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Eutelsat Exec Examines African Broadband Opportunity

By | June 24, 2016
      Broadband for Africa: Photo: Eutelsat

      Broadband for Africa: Photo: Eutelsat

      [Via Satellite 06-24-2016] Eutelsat Communications is ramping up activities on its Broadband in Africa initiative, which it set up in 2015 to provide satellite broadband services in Africa. The operator announced earlier this week that InfraMed had become a c.21 percent shareholder in this venture. Laurent Grimaldi, CEO of Broadband for Africa, told Via Satellite that the venture has ambitious capital expenditure plans. The first will use the Ka-band payload on the Amos 6 satellite and Hughes Network Systems’ gateways and user equipment. The second is a standalone 75 Gbps High Throughput Satellite (HTS) that will have high levels of operational flexibility. Eutelsat plans to start services early in 2017 and will step up in 2019 with its standalone satellite.

      On the technical side, Eutelsat is setting-up the ground segment in France, Italy and Israel for the first satellite to enter into service at the beginning 2017. Its immediate priority is to set-up a network of quality partners with strong distribution skills. The company is looking for partners with a strong local presence that understand satellite broadband and how to integrate it into their service portfolio.

      However, while Africa as a market is rich in potential for satellite players such as Eutelsat, it is not without obstacles, particularly on the regulatory side. Grimaldi admits regulation and policy can be “challenging” in some African countries for large-scale deployment of satellite broadband services.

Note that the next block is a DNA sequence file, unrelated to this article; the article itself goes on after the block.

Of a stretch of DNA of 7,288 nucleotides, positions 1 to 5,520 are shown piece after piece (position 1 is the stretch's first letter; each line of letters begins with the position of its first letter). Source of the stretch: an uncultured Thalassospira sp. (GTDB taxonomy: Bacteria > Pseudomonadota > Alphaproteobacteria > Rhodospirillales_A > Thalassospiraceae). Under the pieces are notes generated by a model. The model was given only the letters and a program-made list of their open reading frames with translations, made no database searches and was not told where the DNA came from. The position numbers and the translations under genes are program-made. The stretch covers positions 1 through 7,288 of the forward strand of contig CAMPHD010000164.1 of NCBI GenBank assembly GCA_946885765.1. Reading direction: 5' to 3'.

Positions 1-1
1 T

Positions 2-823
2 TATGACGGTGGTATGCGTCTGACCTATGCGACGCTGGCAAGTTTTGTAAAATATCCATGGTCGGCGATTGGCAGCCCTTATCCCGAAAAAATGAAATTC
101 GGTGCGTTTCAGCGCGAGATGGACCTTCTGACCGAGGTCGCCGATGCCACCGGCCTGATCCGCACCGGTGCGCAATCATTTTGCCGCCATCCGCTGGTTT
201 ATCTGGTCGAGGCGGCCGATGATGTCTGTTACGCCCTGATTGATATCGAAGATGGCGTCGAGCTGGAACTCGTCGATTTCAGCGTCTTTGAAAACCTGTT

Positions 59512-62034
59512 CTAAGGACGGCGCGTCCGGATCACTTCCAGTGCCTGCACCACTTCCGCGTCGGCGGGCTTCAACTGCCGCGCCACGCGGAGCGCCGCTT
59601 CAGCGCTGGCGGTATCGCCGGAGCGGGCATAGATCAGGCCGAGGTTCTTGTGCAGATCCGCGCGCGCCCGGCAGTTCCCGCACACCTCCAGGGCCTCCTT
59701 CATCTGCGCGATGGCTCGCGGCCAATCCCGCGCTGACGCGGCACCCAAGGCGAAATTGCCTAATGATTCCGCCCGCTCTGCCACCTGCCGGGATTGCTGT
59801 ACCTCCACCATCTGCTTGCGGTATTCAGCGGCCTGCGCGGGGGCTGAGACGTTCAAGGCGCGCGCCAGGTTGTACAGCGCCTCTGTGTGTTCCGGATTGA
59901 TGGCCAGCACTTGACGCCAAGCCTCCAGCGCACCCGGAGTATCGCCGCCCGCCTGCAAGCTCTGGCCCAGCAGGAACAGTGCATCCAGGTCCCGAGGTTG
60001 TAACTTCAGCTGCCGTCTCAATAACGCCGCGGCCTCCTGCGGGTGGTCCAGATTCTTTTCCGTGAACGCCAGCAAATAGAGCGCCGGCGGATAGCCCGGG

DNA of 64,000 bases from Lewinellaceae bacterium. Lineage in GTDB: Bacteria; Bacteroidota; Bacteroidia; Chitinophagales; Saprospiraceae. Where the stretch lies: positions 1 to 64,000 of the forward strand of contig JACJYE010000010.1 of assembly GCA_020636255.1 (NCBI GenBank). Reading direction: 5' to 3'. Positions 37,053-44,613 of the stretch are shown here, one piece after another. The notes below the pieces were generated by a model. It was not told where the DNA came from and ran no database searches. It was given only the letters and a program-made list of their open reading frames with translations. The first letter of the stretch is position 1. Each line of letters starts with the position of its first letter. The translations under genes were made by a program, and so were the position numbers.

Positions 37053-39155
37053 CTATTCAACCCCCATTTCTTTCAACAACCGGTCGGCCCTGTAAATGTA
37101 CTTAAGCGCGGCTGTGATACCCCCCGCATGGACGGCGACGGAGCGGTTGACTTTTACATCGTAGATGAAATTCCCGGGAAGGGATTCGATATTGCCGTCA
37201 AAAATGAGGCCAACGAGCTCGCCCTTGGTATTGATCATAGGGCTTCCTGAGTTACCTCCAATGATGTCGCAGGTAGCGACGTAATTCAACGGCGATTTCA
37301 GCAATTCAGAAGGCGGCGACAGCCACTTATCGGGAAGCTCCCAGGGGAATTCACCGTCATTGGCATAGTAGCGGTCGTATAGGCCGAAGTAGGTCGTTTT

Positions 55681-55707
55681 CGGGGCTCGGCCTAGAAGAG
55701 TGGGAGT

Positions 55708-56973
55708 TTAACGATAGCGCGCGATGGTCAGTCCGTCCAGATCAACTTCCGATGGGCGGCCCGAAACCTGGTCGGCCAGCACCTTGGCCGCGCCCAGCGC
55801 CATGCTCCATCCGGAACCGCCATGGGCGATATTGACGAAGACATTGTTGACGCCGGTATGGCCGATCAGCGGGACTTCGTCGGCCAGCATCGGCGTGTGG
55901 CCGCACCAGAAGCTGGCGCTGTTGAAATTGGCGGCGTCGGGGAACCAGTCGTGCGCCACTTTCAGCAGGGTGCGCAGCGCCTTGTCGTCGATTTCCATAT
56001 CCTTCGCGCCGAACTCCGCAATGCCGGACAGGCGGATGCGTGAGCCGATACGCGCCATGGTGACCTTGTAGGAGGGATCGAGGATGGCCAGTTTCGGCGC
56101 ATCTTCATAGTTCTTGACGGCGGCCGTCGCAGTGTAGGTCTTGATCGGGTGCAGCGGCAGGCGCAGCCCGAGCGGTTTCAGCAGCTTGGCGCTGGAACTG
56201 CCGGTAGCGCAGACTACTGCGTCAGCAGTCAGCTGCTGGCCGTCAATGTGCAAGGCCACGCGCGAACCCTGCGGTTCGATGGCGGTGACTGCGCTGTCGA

“Rules are frequently based on legacy satellite services with small antenna parks dedicated to high value corporate customers, leading to high licensing costs. However, most governments understand that satellite broadband at affordable cost brings real economic and social value to their constituents and have begun to address the opportunity to create a favorable regulatory environment,” he said. “Broadband for Africa is working closely with governments to help them deploy services to a wide range of markets such as Small and Medium Enterprises (SMEs), public institutions, end users, etc. in need of developing new applications in line with Africa’s development.”

      Laurent Grimaldi, CEO of Broadband for Africa. Photo: Eutelsat

      Laurent Grimaldi, CEO of Broadband for Africa. Photo: Eutelsat

      With so many players entering the African market, it is a crowded market. With GEO as well as MEO satellite capacity available, and so many focused on the broadband opportunity, is there enough business for all the players targeting this market? “As one of the fastest growing markets in the world, Africa’s broadband landscape is naturally attracting players in the satellite sector with varying strategies, technologies and business models. Broadband for Africa differentiates with a value proposition of high quality and high availability broadband solutions at affordable prices, working hand in hand with local African partners. We plan to deliver premium services through excellence in service delivery, flexibility to adapt to client needs, and innovative solutions,” Grimaldi said.